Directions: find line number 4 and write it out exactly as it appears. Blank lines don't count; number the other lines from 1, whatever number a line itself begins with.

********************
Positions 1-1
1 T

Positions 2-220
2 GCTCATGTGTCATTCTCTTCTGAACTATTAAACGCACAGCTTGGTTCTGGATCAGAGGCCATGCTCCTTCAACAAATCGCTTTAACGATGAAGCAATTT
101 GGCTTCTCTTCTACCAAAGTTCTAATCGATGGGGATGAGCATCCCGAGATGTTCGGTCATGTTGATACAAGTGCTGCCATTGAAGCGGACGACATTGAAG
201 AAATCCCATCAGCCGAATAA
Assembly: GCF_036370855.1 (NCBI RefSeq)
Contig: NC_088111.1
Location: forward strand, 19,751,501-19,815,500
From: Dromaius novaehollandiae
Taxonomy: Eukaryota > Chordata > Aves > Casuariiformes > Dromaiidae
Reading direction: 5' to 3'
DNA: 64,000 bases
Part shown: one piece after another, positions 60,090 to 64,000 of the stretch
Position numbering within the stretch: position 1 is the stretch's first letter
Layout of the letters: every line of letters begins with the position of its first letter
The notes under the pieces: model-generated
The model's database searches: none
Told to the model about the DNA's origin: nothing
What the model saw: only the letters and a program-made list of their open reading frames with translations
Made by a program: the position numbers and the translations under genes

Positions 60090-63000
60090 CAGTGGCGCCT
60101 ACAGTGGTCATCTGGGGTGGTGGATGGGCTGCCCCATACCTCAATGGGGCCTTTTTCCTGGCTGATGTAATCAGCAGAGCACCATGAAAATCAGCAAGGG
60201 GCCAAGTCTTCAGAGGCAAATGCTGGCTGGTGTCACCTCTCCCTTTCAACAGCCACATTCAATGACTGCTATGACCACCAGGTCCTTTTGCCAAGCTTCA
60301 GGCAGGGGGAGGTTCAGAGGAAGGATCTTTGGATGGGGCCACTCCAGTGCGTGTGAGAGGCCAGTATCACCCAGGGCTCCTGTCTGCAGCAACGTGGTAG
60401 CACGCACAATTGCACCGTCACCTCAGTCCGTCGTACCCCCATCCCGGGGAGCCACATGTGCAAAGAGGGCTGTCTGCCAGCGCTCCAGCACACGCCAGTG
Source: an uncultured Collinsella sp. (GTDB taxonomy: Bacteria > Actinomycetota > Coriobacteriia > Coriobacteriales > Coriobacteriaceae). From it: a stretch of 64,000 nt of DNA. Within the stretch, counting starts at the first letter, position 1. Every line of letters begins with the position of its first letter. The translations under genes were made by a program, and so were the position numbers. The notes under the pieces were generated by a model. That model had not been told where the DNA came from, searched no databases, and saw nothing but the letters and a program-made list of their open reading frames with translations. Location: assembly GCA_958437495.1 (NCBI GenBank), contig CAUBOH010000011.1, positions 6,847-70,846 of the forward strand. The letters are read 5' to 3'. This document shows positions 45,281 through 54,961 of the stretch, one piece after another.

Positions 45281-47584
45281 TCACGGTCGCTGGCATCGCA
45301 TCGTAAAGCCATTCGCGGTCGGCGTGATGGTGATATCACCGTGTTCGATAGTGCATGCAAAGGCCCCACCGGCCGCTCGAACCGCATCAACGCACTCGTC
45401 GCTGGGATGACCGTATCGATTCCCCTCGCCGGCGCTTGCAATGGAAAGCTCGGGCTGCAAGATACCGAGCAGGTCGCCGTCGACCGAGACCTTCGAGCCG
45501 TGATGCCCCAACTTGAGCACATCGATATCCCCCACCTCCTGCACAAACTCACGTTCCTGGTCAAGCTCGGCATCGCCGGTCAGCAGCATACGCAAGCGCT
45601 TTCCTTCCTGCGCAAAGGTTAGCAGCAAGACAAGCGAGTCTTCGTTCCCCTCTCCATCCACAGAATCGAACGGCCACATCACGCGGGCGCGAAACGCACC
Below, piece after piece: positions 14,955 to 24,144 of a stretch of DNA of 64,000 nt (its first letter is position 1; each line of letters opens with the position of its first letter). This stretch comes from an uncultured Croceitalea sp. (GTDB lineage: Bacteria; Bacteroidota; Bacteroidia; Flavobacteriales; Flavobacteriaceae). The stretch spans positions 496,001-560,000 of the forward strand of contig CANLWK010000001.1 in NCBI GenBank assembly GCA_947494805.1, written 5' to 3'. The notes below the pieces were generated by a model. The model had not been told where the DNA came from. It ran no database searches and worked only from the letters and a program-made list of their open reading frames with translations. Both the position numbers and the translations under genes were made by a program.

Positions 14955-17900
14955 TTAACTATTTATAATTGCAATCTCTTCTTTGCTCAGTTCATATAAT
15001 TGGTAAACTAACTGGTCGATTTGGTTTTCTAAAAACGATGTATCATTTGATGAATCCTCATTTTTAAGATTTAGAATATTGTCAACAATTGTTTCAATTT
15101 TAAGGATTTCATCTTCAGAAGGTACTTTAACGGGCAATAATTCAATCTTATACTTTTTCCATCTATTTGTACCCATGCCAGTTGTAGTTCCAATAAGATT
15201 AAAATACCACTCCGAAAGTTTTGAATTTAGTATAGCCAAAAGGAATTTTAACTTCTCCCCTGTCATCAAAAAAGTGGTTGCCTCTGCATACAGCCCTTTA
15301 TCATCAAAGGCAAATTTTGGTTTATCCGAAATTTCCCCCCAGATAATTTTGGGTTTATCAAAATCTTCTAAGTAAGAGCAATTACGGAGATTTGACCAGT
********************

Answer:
2 GCTCATGTGTCATTCTCTTCTGAACTATTAAACGCACAGCTTGGTTCTGGATCAGAGGCCATGCTCCTTCAACAAATCGCTTTAACGATGAAGCAATTT